Between its popularity among celebrities and promises of dark chocolate and red wine, the Sirtfood Diet has stormed into the weight-loss sphere. Amidst a sea of different diet recommendations, gathering science-backed information is key to finding the most sustainable and health-promoting eating pattern. Find out what the Sirtfood Diet really is, uncover the pitfalls that media headlines fail to acknowledge, and discover whether the Sirtfood Diet really merits a place in the spotlight.

Maryam Jawid

Broccoli Sprouts: A Powerful Superfood Rich in Sulforaphane

Broccoli Sprouts: A Powerful Superfood Rich in Sulforaphane

Some diet changes are tough—but some are super-easy. And happily for us, the simplest changes are often the most powerful.

Today, I’m hoping to encourage you to add one single food to your diet—a food that may dramatically reduce your risk for cancer. Want more? It can also help you build strong bones, detox your body, and stay slim… and that’s just for starters.

10 Science-Backed Benefits of Apple Cider Vinegar – Separating Facts from Fiction

10 Science-Backed Benefits of Apple Cider Vinegar – Separating Facts from Fiction

Growing up, your parents probably told you that an apple a day keeps the doctor away. Turns out, apple cider vinegar may do just the same. From weight loss to cold and cough remedies to insect repellent, this superfood seems to be good for, well, just about everything.

But is apple cider vinegar truly a superfood? Or is it a superfad? And how many of the so-called benefits are backed by scientific evidence?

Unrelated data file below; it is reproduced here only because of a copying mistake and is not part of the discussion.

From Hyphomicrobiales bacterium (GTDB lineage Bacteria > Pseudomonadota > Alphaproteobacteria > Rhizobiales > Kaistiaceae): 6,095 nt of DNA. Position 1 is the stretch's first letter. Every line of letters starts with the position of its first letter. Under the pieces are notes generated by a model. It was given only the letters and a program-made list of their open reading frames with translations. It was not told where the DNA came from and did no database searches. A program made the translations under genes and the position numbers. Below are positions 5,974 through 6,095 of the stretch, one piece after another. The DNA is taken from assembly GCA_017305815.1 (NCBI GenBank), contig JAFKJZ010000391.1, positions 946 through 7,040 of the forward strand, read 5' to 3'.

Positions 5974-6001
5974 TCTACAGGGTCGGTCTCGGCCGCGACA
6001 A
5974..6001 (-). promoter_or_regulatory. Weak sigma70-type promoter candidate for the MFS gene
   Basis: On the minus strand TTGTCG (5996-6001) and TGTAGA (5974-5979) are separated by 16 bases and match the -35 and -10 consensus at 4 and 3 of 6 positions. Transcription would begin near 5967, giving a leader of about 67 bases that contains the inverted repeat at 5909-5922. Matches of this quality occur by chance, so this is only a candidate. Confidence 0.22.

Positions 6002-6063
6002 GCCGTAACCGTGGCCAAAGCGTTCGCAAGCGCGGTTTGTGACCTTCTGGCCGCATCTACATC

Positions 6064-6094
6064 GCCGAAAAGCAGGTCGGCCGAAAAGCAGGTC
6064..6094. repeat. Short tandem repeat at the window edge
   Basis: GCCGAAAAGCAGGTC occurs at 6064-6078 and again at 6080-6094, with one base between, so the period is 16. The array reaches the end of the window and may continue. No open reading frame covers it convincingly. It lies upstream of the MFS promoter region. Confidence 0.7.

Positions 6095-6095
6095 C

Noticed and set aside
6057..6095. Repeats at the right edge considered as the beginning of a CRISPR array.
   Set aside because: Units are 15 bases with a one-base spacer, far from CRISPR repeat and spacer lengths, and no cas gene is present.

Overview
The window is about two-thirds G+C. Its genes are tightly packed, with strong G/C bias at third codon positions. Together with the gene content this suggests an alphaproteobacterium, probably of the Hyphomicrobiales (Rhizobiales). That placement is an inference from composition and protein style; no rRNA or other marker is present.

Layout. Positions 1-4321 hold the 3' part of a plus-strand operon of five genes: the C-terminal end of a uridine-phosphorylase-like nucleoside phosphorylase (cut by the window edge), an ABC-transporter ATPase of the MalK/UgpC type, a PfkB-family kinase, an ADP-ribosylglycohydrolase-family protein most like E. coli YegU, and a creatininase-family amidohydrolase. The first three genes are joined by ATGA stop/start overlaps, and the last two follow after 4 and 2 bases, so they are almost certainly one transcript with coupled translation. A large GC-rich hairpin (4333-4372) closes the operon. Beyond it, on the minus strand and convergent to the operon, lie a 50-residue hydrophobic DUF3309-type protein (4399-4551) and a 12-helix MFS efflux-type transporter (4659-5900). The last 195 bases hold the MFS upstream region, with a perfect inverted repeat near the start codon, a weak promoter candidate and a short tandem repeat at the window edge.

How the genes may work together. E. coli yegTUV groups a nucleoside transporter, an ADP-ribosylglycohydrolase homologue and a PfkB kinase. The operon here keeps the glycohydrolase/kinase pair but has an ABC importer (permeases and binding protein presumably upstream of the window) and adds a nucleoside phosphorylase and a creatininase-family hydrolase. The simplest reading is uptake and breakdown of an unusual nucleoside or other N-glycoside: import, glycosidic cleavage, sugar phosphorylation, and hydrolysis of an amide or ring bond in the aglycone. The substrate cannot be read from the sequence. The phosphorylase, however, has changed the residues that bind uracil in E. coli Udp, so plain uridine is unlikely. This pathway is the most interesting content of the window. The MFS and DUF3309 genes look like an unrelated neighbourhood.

How Do Grains, Legumes and Dairy Cause a Leaky Gut?<br>Part 2: Saponins and Protease Inhibitors

How Do Grains, Legumes and Dairy Cause a Leaky Gut?
Part 2: Saponins and Protease Inhibitors

One of the fundamental principles of the Paleo diet is to support gut health.

[Grains contain] lectins [that]can damage the gut, either by directly harming the cells that line our intestines or by allowing foreign substances to “leak” through the gut wall and enter the bloodstream.

But, lectins aren’t the only way certain foods can cause a leaky gut! Grains and legumes contain saponins and protease inhibitors . .

7 Reasons to Avoid Pumpkin Spice Lattes This Fall

7 Reasons to Avoid Pumpkin Spice Lattes This Fall

Fall is . . . here! That means cozy sweaters, changing leaves, and — you guessed it! — pumpkin spice everything. In particular, pumpkin spice lattes are a classic fall treat.

I get it! Who doesn’t love the warm flavors of fall and sipping on a hot drink? Yet, I don’t love all the nasty ingredients most coffee shops put in their pumpkin spice lattes. Most don’t actually contain any REAL pumpkin. . . .